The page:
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Minimum Spanning

Trees

(Reading:AM&O Chapter 13)

The Mininum Spanning Tree

Problem

(N, A) with positive weights cij associated with

each arc (i, j) of G.

weight which connects all of the nodes of G.

that is, the subgraph GT = (N, T ) will have the

properties:

Applications

or GTE wishes to upgrade a region of tele-

phone users with a fiber-optic network. the

cost of upgrading a link between user i and

user j is cij . How can they connect this set of

users at minimum cost?

ber of electronic components needs to be con-

nected with power source s, either directly or

through some set of intermediate components.

It takes amount cij of wire to connect com-

ponent i to component j. How can the set

of components be given electrical power using

the minimum amount of wire?

Minimax Path Problem: The quality of an

(s, t)-path is often measured by the quality of

its worst arc. Examples would be if you wanted

to maintain a temperature/humidity threshold

all along a particular route, or if you wanted a

point-to-point communication link with a given

minimum capacity. The max-value of an (s, t)-

path on a network with arc costs is the

cost of the maximum-cost arc on . The

minimax path problem is that of finding the

(s, t)-path with the minimum max value. (The

maximin path problem is defined similarly,

and can be solved by solving the minimax path

problem on the network with all costs negated.)

spanning tree T has the property that the (unique)

path between any two points in T is the mini-

max (maximin) path between those points.

Well-mixing: Two alloys are mixed, and then

X-ray testing is performed on the surface of the

mixture to identify the relative amount of each

alloy which appears at chosen points through-

out the mixture. One appropriate measure for

this might be the maximum jump in the pro-

portion of the amounts of alloys that might

occur when moving from one part of the sur-

face to the other. The minimax path problem

could model this, and the sum of all edges in

the associated minimum spanning tree would

be the measure of how well-mixed the alloy

is.

Cluster Analysis: It is desired to group a set

of points on the plane into clusters of points

close to each other. For example, the points

might represent locations to be serviced by a

small number of servicepersons, and the clus-

ters would represent those locations assigned

to one serviceperson. How can the clusters be

grouped so as to give the servicepeople com-

pact areas?

imum spanning tree using Kruskals algorithm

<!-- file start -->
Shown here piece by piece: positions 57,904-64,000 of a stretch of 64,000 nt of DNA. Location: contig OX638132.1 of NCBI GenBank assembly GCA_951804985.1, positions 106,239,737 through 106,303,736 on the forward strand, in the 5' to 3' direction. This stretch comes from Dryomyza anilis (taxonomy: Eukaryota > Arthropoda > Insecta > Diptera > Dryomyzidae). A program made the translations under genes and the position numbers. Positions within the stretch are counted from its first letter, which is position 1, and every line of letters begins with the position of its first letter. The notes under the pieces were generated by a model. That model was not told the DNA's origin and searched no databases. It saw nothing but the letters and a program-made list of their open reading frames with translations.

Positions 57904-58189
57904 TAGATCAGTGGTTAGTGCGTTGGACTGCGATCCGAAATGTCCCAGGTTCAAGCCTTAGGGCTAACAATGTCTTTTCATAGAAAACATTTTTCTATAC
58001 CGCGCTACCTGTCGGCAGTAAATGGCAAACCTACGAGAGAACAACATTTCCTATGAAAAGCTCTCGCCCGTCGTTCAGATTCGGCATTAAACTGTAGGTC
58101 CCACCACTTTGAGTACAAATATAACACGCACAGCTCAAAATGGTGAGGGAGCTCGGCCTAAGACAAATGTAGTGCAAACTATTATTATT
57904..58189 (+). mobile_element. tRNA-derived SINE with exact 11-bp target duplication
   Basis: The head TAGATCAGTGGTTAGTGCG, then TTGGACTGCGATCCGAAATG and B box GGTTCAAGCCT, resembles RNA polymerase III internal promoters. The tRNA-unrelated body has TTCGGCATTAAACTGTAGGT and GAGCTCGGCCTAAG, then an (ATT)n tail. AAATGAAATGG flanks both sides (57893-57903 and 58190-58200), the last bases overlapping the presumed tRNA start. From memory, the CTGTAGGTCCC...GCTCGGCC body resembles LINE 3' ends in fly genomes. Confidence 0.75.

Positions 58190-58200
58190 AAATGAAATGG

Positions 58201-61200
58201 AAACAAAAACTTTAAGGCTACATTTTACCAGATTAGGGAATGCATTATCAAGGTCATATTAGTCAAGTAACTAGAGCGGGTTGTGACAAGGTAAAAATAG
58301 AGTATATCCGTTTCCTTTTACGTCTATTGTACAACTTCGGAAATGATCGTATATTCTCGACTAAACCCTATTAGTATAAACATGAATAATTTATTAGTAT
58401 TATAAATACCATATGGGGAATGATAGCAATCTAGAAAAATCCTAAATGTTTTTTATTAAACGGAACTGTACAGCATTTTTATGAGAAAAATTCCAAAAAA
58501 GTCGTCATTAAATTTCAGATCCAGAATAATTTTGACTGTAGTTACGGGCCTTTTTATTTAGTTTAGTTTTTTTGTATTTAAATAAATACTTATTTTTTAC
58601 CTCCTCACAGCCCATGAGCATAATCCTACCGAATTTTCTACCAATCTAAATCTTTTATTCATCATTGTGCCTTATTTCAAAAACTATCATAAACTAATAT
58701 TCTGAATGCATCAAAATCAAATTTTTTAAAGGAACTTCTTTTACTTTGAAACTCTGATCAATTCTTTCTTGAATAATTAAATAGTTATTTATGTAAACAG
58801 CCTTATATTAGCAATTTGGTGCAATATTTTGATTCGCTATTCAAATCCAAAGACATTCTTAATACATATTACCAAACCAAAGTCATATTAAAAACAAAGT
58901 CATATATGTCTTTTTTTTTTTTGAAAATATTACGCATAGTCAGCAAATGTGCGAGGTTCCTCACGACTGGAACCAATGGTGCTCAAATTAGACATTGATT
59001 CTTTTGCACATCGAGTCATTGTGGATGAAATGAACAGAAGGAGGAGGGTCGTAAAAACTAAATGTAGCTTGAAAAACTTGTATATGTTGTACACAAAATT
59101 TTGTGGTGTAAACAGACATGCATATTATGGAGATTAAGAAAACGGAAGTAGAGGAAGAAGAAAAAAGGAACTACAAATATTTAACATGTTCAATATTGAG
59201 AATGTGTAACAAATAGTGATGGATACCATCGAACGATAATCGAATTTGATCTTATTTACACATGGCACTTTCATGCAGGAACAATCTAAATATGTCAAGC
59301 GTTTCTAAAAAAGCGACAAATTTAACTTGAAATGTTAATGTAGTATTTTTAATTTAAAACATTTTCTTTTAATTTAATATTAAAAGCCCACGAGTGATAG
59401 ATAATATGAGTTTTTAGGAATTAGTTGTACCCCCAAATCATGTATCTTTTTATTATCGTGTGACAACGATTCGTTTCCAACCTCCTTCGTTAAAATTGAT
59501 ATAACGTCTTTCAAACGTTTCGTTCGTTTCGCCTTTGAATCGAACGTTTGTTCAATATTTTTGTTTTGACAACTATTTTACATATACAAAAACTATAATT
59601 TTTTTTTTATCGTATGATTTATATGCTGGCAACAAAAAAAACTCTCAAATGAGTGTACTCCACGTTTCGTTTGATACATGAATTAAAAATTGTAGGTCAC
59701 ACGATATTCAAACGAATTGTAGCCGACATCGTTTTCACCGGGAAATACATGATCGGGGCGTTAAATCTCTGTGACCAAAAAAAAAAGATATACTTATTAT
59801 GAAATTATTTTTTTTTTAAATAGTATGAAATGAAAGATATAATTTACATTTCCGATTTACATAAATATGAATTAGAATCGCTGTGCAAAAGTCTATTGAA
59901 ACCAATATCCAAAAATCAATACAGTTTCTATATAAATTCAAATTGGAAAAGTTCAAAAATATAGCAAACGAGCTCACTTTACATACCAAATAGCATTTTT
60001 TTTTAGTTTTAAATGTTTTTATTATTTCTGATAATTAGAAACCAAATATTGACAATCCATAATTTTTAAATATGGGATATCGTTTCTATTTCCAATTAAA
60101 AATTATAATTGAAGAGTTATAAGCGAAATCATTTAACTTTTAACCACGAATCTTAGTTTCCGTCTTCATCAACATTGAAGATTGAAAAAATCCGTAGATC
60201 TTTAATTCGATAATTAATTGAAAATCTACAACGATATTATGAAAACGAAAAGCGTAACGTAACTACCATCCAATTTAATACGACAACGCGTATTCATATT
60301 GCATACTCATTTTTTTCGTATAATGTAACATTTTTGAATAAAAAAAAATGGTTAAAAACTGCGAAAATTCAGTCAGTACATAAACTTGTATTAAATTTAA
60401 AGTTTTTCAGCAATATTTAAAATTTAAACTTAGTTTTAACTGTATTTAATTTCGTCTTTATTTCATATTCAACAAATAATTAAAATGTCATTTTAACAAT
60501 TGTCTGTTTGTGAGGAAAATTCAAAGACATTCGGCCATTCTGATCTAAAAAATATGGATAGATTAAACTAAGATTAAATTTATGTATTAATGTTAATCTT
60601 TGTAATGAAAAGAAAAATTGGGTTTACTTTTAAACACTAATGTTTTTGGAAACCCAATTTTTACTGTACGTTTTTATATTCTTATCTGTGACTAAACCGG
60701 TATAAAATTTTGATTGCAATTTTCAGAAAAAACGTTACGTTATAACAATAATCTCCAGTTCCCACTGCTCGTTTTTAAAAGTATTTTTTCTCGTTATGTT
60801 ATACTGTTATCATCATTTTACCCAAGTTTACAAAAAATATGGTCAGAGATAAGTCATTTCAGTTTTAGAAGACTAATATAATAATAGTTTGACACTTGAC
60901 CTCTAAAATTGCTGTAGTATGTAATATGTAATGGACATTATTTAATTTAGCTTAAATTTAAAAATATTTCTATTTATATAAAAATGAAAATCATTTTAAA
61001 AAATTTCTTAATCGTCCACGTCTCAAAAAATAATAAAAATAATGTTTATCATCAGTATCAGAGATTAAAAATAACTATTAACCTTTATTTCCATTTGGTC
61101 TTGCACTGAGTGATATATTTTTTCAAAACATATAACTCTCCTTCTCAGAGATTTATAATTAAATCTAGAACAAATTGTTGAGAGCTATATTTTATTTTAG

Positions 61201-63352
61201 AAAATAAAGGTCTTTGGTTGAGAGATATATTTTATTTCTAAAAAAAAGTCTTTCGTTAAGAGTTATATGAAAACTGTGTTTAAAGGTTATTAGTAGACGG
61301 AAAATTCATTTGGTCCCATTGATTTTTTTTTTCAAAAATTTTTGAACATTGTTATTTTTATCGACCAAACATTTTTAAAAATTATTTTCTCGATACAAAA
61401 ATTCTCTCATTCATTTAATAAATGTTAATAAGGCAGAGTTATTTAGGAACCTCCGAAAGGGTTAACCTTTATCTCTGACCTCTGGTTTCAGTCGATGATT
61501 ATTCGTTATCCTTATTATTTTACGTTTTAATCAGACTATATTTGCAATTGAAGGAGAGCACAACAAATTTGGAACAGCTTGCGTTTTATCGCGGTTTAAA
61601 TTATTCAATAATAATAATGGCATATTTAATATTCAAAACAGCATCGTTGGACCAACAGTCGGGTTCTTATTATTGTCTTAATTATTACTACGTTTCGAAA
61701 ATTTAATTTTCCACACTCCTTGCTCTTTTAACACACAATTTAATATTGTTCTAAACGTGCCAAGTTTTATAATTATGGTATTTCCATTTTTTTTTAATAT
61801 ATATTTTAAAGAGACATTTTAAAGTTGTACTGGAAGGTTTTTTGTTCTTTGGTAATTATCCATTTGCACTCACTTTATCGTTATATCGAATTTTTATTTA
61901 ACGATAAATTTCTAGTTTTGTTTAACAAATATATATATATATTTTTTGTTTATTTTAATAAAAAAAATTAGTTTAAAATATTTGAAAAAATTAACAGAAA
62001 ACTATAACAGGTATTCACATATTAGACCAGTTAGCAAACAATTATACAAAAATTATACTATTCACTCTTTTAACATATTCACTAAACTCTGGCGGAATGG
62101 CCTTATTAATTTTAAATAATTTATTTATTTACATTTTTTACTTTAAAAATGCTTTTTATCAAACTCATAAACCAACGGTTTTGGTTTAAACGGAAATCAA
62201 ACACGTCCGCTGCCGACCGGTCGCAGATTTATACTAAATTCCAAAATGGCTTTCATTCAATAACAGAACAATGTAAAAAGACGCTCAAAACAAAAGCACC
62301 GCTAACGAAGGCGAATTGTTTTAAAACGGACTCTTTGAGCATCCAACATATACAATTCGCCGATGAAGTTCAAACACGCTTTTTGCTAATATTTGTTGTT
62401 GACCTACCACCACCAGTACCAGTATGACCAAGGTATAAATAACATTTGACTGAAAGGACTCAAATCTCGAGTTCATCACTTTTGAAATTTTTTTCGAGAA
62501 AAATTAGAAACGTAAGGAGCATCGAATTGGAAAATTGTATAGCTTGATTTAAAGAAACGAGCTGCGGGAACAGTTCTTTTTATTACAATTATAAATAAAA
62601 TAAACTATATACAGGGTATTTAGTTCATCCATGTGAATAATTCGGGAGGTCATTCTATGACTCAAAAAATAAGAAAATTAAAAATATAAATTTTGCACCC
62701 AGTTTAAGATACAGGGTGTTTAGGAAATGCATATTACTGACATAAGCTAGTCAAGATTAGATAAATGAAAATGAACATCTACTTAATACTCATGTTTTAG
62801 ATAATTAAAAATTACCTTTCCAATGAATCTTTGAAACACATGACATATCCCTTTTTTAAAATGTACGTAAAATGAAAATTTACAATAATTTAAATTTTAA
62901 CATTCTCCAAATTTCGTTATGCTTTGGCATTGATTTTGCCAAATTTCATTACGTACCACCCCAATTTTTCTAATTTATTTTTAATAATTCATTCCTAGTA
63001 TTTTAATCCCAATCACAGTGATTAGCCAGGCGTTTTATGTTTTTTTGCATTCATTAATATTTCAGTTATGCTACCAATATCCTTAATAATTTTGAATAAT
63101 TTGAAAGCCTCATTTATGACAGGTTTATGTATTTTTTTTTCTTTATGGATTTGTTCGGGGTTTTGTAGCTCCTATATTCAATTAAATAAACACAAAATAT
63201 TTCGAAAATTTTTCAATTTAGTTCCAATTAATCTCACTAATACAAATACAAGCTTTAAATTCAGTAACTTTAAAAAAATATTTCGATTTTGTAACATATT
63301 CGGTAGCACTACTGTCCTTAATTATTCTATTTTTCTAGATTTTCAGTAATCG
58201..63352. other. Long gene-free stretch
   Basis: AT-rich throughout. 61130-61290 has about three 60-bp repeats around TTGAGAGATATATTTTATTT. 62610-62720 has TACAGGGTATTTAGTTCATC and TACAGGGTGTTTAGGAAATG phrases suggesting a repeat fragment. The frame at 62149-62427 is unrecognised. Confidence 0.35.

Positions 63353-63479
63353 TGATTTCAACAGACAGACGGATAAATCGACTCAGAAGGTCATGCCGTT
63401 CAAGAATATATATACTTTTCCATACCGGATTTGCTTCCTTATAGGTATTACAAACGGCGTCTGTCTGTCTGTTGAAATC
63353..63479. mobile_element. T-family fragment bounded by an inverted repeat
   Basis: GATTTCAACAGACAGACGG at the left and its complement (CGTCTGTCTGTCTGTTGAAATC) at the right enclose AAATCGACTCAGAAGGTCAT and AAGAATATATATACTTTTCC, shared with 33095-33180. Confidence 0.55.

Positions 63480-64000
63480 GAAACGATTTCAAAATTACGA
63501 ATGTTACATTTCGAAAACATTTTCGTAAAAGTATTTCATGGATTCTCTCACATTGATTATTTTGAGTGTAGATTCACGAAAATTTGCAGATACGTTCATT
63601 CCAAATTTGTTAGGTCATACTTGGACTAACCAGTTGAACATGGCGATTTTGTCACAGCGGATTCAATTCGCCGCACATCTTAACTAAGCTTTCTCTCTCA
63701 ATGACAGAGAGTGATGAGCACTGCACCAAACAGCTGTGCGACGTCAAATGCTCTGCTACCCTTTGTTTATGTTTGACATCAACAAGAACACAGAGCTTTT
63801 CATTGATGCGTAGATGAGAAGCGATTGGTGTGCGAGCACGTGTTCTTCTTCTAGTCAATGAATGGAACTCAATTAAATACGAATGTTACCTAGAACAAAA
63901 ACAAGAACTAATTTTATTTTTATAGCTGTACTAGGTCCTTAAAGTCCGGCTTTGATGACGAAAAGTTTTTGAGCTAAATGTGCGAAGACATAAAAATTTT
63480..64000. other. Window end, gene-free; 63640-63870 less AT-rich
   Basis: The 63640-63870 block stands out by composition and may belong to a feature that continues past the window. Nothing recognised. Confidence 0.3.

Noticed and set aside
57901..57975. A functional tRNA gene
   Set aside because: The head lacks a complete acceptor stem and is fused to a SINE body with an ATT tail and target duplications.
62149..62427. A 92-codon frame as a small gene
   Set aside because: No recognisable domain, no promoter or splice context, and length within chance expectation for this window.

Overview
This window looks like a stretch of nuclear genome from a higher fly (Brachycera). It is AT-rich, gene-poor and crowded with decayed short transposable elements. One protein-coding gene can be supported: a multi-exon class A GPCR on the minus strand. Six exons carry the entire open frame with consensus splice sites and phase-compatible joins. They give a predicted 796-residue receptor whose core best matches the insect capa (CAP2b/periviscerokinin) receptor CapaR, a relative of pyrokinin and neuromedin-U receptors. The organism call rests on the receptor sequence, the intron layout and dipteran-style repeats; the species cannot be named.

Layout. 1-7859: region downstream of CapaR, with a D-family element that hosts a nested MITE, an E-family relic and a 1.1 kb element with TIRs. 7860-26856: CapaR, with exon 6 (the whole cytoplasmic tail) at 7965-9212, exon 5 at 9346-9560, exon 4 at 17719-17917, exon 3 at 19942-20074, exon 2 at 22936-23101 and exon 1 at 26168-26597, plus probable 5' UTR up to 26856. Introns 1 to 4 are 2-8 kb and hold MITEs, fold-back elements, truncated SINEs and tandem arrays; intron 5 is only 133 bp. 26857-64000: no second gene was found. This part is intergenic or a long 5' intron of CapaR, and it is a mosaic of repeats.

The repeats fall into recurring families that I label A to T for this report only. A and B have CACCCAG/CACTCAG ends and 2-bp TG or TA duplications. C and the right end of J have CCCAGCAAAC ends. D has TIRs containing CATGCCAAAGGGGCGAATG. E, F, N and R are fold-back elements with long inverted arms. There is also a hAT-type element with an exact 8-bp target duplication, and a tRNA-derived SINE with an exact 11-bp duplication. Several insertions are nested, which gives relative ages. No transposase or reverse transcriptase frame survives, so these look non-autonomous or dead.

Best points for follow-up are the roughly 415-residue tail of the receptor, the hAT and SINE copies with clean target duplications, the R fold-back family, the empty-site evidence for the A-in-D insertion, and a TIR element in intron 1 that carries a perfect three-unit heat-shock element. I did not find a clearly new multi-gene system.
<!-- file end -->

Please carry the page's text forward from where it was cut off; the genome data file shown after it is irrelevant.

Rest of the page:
gives intermediate forests having successively

n, n 1, . . . , 2, 1 components. Depending on

how many clusters are desired, the components

could serve as the clusters.

Related Problems

in connecting only a subset K of the nodes of

the network, and we can perform the connec-

tions through non-K-nodes called Steiner

nodes of the network.

connect all of the nodes using a single circuit

of minimum length.

nect all of the nodes by a set that remains

connected after removal of any one arc i.e.,

a 2-connected set.

ally hard, but good heuristics can be obtained

by using minimum spanning tree algorithms as

subroutines.

Properties of Spanning Trees

T has n 1 edges.

T is a maximal forest

will always create a unique cycle.

with

will always create a unique cut (X, X)

= .

(X, X)

Matroids and the Basis Exchange

Property

ning tree algorithms is the basis exchange

property. Let T be a collection of subsets,

called bases, of a ground set A having the

following two properties:

sets T1, T2 T and any element e T2 \ T1,

there is an element f T1 \ T2 such that

T1 {e} \ {f } T .

Spanning Trees and Matroids

a graph forms a matroid on the set of

edges.

let e T2 \T1. Then adding e to T1 creates

a unique cycle C in T1, and because T2

contains no cycles, then there must be

at least one arc f in C that is not in T2.

Removing f from T1 {e} will break this

cycle and again form a spanning tree, and

so the basis exchange property is satisfied.

Some Classes of Matroids

connected network, and T is the collec-

tion of spanning trees.

and T is the collection of bases (maximal

linearly independent sets) of the span

of A.

on one side of a bipartite graph, and T is

the collection of nodes of A adjacent to

maximum cardinality matchings.

The Greedy Algorithm

we, e A, and collection T of subsets A

of equal cardinality.

weight.

one-by one, always adding the minimum

weight element e to the current set T

so that the set T {e} is still a subset of

some element in T .

property, then the greedy algorithm will

always give a minimum weight element of

T.

Proof

Algorithm, and let T be a minimum weight

basis having the maximum number of elements